Sprouts started here in Phoenix and is a good store with much better prices, especially on produce. They don't have as much high-end product (fancy cheese, olives) but, I have a Trader Joe's nearby as well as an AJ's -local high end market.

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good for you.

at least back in the Day, WF moved their live lobster into individual 'condos' ( PVC pipe ) after the WHole Pay Check people

complained they were Fighting in the Tank in the Store.

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Basically saying they are trying to stay competitive by offering some non-organics, and more sales. (thanks Annabelle - just did a google search for WSJ and WF) Then goes on to say they can't rely on the sale items unless shoppers also come to purchase full price items along side. Kind of Business 101 - trying a strategy to increase profits. They are a 5 minute drive with decent parking and the lines are generally quick. I go for popcorn or beans from the bulk bins and the tortilla chips they always have in the produce section for sampling are excellent. Scored a huge bunch of organic Lacinto kale recently for $1.50 that was a welcome surprise. As to general grocery shopping, no I am not lured to add other items though I am beyond spoiled with so many store options where I live so that makes me a possibly unique category. Sprouts turned me off the few times I visited when they first arrived with truly horrid produce. No, not gonna buy it just cuz it is cheap. Oh - they are in the same shopping center as a Trader Joe's - I can be found in both spots (spoiled)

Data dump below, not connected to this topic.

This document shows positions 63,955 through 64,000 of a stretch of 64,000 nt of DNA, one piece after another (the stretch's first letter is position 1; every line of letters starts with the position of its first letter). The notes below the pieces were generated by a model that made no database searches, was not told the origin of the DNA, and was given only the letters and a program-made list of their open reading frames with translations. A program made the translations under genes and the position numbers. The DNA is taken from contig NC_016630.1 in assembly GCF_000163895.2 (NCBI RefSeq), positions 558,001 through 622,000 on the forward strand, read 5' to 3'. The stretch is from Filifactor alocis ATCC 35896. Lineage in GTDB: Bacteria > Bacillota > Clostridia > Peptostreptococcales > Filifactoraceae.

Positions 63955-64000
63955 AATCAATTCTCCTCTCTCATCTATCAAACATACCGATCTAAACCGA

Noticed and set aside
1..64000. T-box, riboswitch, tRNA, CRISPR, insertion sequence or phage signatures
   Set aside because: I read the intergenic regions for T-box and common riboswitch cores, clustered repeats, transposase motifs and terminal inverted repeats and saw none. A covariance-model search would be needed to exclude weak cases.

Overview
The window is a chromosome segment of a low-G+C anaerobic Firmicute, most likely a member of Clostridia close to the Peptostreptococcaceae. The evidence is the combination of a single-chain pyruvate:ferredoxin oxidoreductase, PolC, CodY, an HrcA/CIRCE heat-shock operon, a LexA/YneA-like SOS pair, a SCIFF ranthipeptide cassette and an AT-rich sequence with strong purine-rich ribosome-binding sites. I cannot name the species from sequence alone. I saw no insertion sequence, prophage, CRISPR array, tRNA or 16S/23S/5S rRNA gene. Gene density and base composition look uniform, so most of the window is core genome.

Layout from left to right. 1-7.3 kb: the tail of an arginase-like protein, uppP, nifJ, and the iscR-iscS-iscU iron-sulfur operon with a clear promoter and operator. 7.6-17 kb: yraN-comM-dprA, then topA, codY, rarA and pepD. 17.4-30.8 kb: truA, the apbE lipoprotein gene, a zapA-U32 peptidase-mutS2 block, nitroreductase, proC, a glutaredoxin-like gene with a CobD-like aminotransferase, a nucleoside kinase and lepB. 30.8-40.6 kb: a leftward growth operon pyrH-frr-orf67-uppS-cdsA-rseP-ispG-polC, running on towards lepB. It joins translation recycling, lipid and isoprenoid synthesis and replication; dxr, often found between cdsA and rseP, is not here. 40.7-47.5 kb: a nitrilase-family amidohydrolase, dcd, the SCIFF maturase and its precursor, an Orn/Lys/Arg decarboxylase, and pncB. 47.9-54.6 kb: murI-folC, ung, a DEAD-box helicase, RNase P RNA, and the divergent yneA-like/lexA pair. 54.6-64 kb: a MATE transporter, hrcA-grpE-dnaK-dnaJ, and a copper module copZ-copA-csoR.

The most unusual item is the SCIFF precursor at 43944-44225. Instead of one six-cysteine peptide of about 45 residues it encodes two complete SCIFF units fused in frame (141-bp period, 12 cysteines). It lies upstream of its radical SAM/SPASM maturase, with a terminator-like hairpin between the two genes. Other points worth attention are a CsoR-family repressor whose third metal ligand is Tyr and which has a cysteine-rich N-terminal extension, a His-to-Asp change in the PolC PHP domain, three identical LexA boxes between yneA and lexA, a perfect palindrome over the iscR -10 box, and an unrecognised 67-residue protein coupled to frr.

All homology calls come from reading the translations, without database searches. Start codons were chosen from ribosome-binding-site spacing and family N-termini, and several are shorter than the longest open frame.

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I shop almost exclusively at WF, especially when farmers markets are done. We have TJ as well. Otherwise stop & shop or shop rite. The WF location opened 2 or so years ago. As I do most of our food shopping I went out of curiosity, expecting sticker shock. To my surprise, the strawberries were priced like the chains and much fresher quality. The organic milk and eggs are cheaper, particularly the milk. I can buy bulk as well. The chains are useful for paper goods and other items. I have issues with their CEO's politics but I also have a responsibility to give my kids the best quality food I can get them to eat.

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as a company they have no interest in a tiny town. but what they did in the Boston area some time ago is swallow up a chain called Bread and Circus.

In tthe Chicago area they boought Wild Oats, which was great, but I'd have to say WF is an improvement.

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Not sure why there's so much vitriol over WF. I don't shop at WF very often, maybe 5-10 times a year if that, but some of the stuff they carry is decent and reasonably priced -- especially the bulk grains/nuts/cereals.

I do find the emphasis on "organic" produce to be highly overrated. Atlanta is such a farmer's market town that if you're relying on WF (or any chain) for all your groceries you're missing out on the best stuff.

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My local WF (there are a few, but the one I go to most) has quite a big bulk section, actually, nearly any kind of bean or nut I want.